While we can detect countless flavors — each a combination of taste and aroma –, the standard explanation at the moment is that we can only detect five distinct tastes: sugar, sweet, salt, bitter and umami. The tongue is made up of receptors, each of which is “tuned” to one of these specific tastes. (Although the receptors aren’t perfectly evenly distributed across the tongue, neither are they grouped together in neat sections.)
Until now the most common assumption is that when we “taste” carbohydrates, it’s simply the result of them breaking down into less-complex chains of sugar molecule chains and thus we attribute their taste to sugary sweetness.
To explore an alternative explanation, Juyun Lim of Oregon State University led a study published in Chemical Senses. He found that test subjects who tasted a range of carbohydrate solutions were able to detect a specific taste that correlated to the length of carbohydrate chains (specifically glucose oligomers vs glucose polymers.)
Without any special treatment the subjects could taste both sweetness and what they most commonly described as “starchiness” or flouriness and likened to potato or rice, depending largely on ethnic background. When the subjects repeated the experiment with the addition of lactisole, which inhibits the tongue’s sweet receptors, they could no longer taste the sweetness but could still detect the starchiness.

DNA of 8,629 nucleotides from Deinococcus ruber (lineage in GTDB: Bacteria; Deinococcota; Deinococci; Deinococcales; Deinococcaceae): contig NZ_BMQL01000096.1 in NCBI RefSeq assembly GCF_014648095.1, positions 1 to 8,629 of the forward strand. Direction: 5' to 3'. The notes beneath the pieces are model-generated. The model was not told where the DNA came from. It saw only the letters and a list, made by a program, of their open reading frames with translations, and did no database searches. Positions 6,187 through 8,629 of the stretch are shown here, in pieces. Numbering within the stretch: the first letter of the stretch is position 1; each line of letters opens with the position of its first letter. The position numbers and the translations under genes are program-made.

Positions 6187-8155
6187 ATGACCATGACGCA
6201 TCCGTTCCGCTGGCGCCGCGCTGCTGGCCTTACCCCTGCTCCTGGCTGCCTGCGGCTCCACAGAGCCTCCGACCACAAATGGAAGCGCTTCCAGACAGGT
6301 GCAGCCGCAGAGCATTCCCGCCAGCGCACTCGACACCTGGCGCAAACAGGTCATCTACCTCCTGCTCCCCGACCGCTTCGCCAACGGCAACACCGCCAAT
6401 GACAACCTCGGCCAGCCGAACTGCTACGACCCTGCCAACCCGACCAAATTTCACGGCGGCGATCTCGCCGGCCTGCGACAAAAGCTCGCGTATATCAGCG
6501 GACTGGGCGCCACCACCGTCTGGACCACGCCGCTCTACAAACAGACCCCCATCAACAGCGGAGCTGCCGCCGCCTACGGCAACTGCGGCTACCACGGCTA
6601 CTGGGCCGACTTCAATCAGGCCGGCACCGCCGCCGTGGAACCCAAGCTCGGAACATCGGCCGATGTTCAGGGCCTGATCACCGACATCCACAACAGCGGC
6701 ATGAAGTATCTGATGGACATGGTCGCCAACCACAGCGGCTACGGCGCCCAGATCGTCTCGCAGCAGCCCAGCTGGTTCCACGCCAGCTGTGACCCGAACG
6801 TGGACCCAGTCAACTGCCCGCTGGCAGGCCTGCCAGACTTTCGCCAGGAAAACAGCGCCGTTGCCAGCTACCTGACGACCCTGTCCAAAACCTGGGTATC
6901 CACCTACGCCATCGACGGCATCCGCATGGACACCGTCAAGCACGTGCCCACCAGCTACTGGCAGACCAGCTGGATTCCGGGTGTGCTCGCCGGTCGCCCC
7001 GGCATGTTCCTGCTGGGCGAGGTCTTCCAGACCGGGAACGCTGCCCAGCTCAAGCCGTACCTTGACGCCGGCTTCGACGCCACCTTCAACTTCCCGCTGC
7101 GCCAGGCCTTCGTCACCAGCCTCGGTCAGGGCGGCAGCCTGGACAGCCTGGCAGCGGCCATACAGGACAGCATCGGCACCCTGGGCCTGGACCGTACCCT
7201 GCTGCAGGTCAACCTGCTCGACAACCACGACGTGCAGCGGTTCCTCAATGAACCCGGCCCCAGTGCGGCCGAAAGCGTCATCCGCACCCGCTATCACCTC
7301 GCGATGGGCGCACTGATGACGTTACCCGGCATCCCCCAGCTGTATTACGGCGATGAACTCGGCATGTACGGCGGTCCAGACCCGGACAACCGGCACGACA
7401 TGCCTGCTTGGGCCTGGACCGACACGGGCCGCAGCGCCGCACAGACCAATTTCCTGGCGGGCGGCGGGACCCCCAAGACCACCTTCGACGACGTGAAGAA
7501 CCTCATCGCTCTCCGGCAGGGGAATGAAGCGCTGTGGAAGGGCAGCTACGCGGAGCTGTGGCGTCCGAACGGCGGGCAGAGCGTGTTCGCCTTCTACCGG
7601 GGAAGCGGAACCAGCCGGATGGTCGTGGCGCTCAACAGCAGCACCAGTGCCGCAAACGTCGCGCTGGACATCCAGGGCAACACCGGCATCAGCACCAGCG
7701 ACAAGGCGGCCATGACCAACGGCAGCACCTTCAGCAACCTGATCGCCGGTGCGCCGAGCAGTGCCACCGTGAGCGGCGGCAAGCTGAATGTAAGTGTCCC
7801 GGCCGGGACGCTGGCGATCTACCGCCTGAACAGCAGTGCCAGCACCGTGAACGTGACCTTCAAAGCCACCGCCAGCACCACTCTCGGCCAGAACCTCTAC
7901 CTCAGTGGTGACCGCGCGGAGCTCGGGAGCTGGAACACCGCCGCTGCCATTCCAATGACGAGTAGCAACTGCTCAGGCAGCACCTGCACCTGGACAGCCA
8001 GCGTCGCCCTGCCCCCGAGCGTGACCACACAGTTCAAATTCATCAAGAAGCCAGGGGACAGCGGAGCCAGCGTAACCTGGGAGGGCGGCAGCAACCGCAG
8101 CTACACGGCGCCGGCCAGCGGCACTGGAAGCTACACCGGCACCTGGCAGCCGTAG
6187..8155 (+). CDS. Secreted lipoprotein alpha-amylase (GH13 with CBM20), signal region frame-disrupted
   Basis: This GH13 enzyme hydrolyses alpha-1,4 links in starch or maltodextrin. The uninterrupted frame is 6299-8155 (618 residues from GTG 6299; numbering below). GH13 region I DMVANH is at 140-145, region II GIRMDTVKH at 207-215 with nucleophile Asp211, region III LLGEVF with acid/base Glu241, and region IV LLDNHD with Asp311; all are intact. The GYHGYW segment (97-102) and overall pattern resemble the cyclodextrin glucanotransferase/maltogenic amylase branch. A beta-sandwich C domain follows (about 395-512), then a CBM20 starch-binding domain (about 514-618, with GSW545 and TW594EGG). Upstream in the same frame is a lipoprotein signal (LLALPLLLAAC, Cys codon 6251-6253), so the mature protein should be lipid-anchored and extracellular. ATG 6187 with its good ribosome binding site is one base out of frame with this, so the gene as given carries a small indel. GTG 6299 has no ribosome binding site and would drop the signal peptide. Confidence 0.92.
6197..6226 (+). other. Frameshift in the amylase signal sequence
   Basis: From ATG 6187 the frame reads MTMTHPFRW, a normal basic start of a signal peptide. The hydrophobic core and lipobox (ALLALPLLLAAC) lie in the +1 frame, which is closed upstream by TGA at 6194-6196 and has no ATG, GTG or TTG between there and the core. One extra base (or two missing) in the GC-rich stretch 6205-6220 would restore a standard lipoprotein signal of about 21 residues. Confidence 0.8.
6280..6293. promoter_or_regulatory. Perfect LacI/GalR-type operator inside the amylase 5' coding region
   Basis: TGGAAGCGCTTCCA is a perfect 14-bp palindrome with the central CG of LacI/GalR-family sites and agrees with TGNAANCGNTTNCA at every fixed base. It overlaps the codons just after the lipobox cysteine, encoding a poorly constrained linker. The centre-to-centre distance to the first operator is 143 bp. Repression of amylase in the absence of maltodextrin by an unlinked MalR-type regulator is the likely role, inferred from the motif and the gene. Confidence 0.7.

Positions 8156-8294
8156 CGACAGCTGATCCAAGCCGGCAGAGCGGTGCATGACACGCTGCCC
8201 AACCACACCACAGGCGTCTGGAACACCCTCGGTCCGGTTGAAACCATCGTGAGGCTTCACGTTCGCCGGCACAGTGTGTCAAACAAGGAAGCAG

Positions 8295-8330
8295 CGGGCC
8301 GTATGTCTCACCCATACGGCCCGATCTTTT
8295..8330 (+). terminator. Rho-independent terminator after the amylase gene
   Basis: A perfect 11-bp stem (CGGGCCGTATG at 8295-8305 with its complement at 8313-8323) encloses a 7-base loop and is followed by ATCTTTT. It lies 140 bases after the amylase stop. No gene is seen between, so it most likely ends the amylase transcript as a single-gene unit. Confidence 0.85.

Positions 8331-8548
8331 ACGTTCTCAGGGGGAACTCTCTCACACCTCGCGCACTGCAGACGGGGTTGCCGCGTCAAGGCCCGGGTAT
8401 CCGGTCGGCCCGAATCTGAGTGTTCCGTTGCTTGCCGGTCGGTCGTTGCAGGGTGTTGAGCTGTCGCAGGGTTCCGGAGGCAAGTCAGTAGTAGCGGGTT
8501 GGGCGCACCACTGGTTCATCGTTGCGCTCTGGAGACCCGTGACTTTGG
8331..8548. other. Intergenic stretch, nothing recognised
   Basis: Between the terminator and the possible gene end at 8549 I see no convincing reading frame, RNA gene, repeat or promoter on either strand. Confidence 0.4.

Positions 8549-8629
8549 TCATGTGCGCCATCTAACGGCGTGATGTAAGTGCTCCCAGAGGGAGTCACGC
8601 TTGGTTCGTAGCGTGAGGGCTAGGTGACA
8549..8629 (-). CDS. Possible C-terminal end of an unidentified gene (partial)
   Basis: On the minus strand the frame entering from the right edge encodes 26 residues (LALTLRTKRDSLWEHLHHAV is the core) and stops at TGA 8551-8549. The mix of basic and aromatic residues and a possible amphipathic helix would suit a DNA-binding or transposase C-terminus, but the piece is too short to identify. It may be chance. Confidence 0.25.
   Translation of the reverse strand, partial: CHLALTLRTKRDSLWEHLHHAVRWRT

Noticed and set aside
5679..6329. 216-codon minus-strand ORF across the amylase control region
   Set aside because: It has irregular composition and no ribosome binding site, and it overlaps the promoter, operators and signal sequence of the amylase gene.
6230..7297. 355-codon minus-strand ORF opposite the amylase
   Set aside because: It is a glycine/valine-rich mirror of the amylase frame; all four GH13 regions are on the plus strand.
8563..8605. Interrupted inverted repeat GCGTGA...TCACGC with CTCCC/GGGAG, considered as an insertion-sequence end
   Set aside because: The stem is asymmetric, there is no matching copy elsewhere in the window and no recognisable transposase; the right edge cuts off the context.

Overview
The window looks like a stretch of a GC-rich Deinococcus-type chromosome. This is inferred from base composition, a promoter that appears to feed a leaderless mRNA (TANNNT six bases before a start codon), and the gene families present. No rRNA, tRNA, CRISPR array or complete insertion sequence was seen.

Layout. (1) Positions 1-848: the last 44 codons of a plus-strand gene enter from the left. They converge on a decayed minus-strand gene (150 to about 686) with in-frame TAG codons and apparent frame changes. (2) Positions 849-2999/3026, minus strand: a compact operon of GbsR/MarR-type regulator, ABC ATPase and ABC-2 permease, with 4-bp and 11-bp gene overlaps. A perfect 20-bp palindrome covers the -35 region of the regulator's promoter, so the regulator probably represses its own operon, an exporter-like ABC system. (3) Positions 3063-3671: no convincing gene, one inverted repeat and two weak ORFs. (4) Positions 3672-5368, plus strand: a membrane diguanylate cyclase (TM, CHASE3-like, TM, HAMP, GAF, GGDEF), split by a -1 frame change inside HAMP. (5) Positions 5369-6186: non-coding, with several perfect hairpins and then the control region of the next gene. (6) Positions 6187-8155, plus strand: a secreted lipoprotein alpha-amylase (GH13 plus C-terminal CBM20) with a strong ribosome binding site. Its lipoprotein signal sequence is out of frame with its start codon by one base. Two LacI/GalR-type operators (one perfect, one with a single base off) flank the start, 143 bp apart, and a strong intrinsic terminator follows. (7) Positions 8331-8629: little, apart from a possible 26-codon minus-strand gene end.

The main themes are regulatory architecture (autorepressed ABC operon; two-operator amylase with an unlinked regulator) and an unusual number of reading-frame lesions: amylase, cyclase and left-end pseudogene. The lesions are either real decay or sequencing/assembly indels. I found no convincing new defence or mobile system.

Lim says it would make sense that humans had evolved to detect starchiness as a separate taste because it indicates food with slow-release energy.
The findings don’t necessarily mean starch will become widely accepted as a sixth taste. New Scientist notes most definitions of taste require that they not only be distinguishable and describable by the taster (which isn’t the case with another suggested “taste” named kokumi) but that they correlate to specific taste receptors, which isn’t yet the case for starchiness.